A lot of my knowledge has been reading articles such as yours - or some less reliable sources wher I've hit the Enter button & hoped like hell that my PC doesn't explode! (NB I've found the most unreliable source is Instruction Manual/s that start with 'Easy to install.....)

Whenever I run programs (eg Glary Utilities PRO) to check all the items that may be/are slowing my start-up time, I get a list of names, extensions etc & I'm terrified to disable any of them in case they are the ones that are essential.

Is there (or why isn't there) any program that RECOMMENDS the disablement of some/particular programs or extensions from the start-up process for people with a non-techie brain?

Posted by:

22 Feb 2015

I'm with @Mary here. I don't understand what to do with this info you gave.

To get started, download the archive and extract its contents to a folder of your choice. ... Autoruns displays the name and location of each auto-running item, which are referred to as “images.” For registry entries, it shows the exact registry key. For files, it shows the directory path and file name. Double-clicking an entry takes you to its directory or opens its registry entry in the Registry Editor.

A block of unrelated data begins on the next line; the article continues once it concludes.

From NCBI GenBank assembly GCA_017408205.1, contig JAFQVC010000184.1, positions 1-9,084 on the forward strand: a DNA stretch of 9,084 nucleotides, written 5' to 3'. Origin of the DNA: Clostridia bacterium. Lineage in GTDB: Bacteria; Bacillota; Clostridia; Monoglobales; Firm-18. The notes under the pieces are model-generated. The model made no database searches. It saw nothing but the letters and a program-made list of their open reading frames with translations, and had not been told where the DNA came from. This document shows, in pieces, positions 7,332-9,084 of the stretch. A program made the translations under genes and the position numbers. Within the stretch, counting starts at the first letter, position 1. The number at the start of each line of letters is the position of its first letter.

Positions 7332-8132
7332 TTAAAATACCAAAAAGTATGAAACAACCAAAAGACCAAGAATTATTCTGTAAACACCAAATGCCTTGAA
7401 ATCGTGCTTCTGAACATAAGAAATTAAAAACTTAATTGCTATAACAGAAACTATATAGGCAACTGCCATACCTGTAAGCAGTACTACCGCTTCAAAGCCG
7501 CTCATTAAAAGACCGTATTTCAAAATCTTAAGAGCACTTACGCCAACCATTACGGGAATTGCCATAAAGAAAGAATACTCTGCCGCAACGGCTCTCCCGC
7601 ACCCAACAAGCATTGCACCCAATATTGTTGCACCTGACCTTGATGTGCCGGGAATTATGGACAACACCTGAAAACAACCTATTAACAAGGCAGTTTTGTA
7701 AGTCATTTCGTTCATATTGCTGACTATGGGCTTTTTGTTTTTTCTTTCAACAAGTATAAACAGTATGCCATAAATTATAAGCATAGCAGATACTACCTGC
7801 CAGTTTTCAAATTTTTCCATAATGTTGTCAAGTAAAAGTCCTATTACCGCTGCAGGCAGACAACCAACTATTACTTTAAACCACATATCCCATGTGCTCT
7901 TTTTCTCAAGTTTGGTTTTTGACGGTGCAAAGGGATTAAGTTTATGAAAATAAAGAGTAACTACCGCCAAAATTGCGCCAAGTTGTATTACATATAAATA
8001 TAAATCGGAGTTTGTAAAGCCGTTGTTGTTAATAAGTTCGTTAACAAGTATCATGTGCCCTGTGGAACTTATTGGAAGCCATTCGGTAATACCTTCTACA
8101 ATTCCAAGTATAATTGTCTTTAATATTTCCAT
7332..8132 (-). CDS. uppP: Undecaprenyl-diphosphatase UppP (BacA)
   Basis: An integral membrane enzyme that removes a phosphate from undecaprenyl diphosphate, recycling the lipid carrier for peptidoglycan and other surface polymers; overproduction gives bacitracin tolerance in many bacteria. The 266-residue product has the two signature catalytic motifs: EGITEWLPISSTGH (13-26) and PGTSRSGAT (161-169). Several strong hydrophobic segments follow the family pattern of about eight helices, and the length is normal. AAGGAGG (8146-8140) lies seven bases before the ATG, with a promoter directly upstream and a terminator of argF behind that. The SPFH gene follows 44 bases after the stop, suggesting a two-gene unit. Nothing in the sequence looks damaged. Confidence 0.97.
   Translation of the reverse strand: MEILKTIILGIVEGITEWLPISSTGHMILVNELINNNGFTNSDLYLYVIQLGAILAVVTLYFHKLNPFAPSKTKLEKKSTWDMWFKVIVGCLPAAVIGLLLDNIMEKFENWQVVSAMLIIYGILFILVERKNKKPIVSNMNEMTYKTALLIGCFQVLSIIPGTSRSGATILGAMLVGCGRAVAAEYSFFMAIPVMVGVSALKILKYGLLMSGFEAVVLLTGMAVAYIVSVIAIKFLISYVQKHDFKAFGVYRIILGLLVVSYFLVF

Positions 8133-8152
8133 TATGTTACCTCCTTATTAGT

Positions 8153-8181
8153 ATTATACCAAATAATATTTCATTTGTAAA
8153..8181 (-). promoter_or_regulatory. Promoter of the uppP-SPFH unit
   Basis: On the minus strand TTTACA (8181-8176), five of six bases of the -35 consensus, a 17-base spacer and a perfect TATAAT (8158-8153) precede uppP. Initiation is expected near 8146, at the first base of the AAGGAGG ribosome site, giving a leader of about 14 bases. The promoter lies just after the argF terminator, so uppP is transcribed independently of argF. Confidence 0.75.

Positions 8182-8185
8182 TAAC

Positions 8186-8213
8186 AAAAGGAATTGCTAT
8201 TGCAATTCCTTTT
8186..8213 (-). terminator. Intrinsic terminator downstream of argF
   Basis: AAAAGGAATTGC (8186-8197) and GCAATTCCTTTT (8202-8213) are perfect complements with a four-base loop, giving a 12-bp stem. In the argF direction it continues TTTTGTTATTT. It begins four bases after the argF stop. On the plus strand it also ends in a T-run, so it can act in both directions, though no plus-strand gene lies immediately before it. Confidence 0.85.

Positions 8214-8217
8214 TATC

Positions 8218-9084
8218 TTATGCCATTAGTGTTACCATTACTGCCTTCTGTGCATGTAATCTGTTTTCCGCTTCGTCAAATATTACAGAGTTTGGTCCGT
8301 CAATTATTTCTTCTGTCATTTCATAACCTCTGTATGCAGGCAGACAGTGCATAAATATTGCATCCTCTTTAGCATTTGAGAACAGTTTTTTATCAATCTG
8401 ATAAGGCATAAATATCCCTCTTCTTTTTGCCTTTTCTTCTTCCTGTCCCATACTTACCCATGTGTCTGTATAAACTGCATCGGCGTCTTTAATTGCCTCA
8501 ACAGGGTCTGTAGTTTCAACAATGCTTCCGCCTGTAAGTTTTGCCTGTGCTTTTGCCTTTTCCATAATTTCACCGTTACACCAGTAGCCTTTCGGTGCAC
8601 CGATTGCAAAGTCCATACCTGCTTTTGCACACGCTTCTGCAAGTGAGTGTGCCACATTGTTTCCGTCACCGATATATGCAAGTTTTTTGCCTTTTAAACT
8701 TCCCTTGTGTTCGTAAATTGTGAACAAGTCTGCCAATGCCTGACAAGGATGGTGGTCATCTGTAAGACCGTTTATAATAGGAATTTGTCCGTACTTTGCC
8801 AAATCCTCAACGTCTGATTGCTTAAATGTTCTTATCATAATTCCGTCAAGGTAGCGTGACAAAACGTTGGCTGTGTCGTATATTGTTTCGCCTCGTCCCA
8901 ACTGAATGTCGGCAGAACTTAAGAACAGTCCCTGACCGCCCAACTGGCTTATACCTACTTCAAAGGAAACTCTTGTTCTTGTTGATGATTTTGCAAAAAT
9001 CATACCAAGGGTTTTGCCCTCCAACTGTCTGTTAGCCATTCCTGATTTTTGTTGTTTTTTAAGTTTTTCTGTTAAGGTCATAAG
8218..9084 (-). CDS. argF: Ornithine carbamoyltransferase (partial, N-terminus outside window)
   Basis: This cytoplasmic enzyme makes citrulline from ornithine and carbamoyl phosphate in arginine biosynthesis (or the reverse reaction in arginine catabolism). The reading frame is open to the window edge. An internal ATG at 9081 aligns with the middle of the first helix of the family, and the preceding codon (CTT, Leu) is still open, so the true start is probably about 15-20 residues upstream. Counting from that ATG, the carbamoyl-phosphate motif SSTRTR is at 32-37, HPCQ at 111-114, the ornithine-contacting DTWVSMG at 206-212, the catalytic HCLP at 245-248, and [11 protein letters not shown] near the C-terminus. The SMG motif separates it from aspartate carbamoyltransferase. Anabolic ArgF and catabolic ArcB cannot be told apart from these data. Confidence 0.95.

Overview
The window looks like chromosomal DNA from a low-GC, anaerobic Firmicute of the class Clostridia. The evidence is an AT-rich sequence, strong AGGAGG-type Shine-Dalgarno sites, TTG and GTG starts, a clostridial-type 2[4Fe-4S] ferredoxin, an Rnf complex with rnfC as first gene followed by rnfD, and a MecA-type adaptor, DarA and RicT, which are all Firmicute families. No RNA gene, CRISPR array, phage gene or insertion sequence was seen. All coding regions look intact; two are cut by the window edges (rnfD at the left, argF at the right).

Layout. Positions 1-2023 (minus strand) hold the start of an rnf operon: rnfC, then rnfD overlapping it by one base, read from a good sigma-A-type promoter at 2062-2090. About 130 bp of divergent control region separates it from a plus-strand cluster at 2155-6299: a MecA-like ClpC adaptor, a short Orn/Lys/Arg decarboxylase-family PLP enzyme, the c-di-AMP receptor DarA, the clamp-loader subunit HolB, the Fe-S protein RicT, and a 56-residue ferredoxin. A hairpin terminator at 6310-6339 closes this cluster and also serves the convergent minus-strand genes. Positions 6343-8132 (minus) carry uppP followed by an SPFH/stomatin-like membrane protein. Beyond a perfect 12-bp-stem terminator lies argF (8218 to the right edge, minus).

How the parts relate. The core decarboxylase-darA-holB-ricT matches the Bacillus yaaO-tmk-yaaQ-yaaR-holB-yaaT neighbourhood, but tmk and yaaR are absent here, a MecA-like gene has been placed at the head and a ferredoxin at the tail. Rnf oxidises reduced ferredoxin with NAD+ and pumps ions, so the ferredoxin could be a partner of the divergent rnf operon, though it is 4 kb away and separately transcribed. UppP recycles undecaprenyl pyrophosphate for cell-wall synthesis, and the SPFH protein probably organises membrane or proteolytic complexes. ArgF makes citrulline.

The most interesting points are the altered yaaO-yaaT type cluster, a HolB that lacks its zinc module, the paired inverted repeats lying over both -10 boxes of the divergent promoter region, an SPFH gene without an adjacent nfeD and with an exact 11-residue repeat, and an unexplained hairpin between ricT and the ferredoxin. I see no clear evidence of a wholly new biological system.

Posted by:

Tom M
26 Feb 2015 is a web site that gives explainatins and "recommendations" of things you find in msconfig startup

Posted by:

01 Mar 2015